Kathleen O'Reilly

Rian: I really enjoyed “Diva’s Guide To Selling Your Soul”. It had a very interesting and unusual plot. What was the story behind coming up with that plot?

Kathleen: Well, I just moved from Texas to New York about two years ago, and uh, the book is more true than people realize. I mean, it’s like, every woman you see is a size TWO!! They don’t kid when they say that everything is bigger in Texas. Anyway, it’s not like the people in New York are snobby or anything; envy just becomes very insidious when surrounded by so much money and beautiful people — and I’m easily intimidated. :)

Rian:  What did you find to be the most difficult thing about writing that book, if anything? The easiest?

Kathleen: The easiest part of the book was writing the character of V, who I love. The most difficult part was balancing the fantasy aspects of the book with the reality of New York. I wanted it to feel real, but that’s very hard to do when you give people supernatural powers.

Rian:Â Are you anything like any of the characters in “Divas…”?

Kathleen: Uh, yeah, uh, V’s a lot more me than I really care to admit. I don’t have her potty-mouth, but I mentally cuss a heck of a lot.

Rian:  Describe how you managed to effectively get into the head  of Lucy, who was the devil. Was it difficult coming up with
her story?

Kathleen: Actually, (and I don’t psycho-analyze this), it was easier than I thought. I like the idea of the devil being a woman, because I think it’s much scarier and makes the devil much more seductive. I’ve always believe that Satan is merely the darker part of man, and in a lot of ways, Lucy is the dark mirror of V. Also, I think we like to believe that the devil is some minion of evil, but I don’t buy that. I think the devil is a much more sympathetic character than we realize, simply because it’s part of us. Okay, more theology/philosophy than you wanted :)

Rian: Do you have any other novels in the works? If so, what are they about?

Kathleen: Yes, I’m currently working on one now that’s to be published in April 2006. It’s about a character who wants to help everyone around her, but she’s the one most in need of rescuing.

Rian: What do you think of the chick lit genre in general? What  about the people that put it down?

Kathleen: I like chick lit. I think it’s the natural progression to the romance genre. Less focus on the more old-fashioned feminine desires, and more focused on the solo journey. It’s here to stay, because women are changing, both in good ways and bad. As for the criticisms of chick-lit, genre fiction of any kind will be criticized. I’ve been reading romance for as long as I could read, and I’ve been writing it for a few years as well, so I’ve heard all the complaints, but the average reader isn’t really interested in more literary fiction with beautiful prose. They want a good story they can relate to. There’s a place for literary fiction in the world, but it’ll never be commercially successful like the genres, because lit fiction is about the prose and genre is about the story. At least, that’s my $.02. Take it for what it’s worth.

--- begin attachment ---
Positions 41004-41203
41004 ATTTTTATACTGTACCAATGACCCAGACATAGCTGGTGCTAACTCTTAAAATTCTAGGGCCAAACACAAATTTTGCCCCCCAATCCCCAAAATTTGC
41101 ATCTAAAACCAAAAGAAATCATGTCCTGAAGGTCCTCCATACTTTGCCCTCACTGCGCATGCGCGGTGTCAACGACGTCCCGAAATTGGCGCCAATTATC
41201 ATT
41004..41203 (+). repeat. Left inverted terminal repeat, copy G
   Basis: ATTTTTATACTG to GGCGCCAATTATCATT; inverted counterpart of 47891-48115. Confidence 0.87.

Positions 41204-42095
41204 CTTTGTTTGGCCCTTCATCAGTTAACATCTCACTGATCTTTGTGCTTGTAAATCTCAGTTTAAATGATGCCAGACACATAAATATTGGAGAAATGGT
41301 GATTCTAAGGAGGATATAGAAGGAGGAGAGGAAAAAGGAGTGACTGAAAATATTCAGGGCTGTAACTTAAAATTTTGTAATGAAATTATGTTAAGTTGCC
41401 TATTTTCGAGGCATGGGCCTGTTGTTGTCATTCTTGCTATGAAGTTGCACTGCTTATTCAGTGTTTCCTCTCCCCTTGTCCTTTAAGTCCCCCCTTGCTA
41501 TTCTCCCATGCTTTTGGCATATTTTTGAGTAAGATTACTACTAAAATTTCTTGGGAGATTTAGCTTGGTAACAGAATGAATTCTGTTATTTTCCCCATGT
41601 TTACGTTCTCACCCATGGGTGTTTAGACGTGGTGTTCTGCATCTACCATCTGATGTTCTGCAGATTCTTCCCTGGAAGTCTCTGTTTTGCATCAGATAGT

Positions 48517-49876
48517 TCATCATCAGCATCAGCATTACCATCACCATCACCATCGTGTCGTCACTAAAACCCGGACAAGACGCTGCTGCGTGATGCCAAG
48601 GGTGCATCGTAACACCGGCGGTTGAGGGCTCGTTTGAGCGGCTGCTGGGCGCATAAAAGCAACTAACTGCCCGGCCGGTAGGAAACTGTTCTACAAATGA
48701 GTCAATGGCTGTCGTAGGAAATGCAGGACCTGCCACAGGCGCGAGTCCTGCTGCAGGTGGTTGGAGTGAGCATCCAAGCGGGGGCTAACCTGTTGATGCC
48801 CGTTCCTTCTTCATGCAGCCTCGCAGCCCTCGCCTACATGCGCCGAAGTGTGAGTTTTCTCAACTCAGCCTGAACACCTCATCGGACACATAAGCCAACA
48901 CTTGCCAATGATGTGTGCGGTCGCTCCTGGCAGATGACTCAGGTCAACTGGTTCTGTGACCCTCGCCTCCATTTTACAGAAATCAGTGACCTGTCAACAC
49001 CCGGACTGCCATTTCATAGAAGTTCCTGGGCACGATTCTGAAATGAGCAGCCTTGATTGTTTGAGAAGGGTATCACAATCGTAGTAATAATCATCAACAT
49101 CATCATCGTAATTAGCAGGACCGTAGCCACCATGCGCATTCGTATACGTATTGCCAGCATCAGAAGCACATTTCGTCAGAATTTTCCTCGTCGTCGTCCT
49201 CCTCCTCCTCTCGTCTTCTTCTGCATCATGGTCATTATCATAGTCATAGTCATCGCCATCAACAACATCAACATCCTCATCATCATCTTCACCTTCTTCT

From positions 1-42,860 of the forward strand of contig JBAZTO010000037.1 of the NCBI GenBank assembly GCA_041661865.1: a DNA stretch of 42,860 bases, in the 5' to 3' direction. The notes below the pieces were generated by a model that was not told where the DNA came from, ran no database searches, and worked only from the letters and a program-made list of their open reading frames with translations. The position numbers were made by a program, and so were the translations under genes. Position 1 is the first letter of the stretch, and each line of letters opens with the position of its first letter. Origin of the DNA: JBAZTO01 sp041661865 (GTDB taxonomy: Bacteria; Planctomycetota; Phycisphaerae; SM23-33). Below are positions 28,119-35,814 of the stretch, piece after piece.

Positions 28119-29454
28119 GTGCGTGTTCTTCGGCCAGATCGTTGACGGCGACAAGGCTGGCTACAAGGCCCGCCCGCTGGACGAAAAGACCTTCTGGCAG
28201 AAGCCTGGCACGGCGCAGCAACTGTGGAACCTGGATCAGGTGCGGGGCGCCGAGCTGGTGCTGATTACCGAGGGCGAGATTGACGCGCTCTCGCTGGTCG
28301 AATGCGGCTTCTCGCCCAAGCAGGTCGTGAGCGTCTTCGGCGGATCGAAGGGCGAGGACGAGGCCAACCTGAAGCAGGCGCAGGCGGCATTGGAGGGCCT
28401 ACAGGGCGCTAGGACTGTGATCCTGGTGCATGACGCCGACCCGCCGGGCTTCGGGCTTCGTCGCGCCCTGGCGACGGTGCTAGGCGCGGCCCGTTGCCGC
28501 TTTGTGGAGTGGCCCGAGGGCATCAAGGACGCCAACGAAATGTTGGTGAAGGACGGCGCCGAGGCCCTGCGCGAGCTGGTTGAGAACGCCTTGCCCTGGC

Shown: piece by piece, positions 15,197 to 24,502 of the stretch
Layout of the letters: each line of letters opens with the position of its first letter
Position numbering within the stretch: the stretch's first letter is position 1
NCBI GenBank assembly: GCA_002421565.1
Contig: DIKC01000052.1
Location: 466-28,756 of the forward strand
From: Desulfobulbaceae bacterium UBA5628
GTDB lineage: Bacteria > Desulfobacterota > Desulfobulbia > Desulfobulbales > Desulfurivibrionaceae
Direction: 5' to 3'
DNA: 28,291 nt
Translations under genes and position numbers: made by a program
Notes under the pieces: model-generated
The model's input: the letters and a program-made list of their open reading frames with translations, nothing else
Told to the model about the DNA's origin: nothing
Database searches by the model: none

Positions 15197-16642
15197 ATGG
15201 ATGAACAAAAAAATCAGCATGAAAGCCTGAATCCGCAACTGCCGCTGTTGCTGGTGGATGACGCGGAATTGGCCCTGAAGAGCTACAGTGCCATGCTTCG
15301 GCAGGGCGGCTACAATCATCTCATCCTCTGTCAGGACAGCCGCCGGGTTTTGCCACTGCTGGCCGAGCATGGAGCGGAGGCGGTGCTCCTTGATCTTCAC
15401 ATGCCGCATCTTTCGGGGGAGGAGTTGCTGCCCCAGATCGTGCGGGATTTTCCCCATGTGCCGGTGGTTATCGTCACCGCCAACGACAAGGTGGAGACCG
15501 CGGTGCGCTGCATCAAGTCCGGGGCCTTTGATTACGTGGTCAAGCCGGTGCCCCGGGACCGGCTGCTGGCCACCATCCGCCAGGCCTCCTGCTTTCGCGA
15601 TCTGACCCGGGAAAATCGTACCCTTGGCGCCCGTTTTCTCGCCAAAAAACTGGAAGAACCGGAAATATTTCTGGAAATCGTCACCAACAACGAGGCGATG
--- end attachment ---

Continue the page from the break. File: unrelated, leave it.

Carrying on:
Rian: How did you get started in writing fiction? Was it something you’d always wanted to do?

Kathleen: Uh, no. But my friends always told me I’d be a writer, but I didn’t want to be a writer because writers are not rich, and I wanted to be rich. However, these opportunities kept popping up in my life, both in non-fiction and then finally in fiction. I realized I couldn’t fight my destiny, and to this day, my friend’s all say, “Told you so.”

Rian: Describe your writing routine. Do you have to write at a certain time of day or in a certain place?

Kathleen: I write while my kids are at school, from about 9am to 3pm. We have a basement, loosely termed, “the dungeon” because it’s got these old stone walls. I have a desk and chair and computer down there. It’s very effective. However, Spider Solitaire is bad. Very, very bad.

Rian: Was it difficult getting your book published? What was it like being published by Downtown Press?

Kathleen: In some ways, yes. As you might guess, it’s a book that some people have a lot of problems with because the heroine has sold her soul to the devil in order to be thin and rich. (But we’ve all thought about it in the darkest dregs of our soul — unless you’re thin and rich, of course). I changed agents because I believed so strongly in this book. That said, only one editor ever saw it, and she bought it on exclusive. As for Downtown Press, they’re a great house. They push the envelope and like variety in their titles. It’s a good home for me.

Rian: What advice would you give a potential paranormal chick lit writer, if any?

Kathleen: When you finish one book, immediately start the next one. Practice won’t make perfect, but it will make better.

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